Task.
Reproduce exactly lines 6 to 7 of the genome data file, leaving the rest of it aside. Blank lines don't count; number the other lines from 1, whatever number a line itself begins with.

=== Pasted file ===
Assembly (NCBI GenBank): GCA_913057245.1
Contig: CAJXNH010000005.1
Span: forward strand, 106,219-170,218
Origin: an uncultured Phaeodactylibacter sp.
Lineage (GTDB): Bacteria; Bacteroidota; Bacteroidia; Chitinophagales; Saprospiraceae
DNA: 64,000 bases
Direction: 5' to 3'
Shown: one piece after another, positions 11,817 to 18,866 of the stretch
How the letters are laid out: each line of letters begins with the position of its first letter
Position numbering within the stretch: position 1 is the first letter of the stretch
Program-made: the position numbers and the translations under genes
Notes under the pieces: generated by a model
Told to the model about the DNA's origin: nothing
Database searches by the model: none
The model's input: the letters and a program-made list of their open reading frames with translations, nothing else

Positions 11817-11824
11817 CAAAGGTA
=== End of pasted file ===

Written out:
DNA: 64,000 bases
Direction: 5' to 3'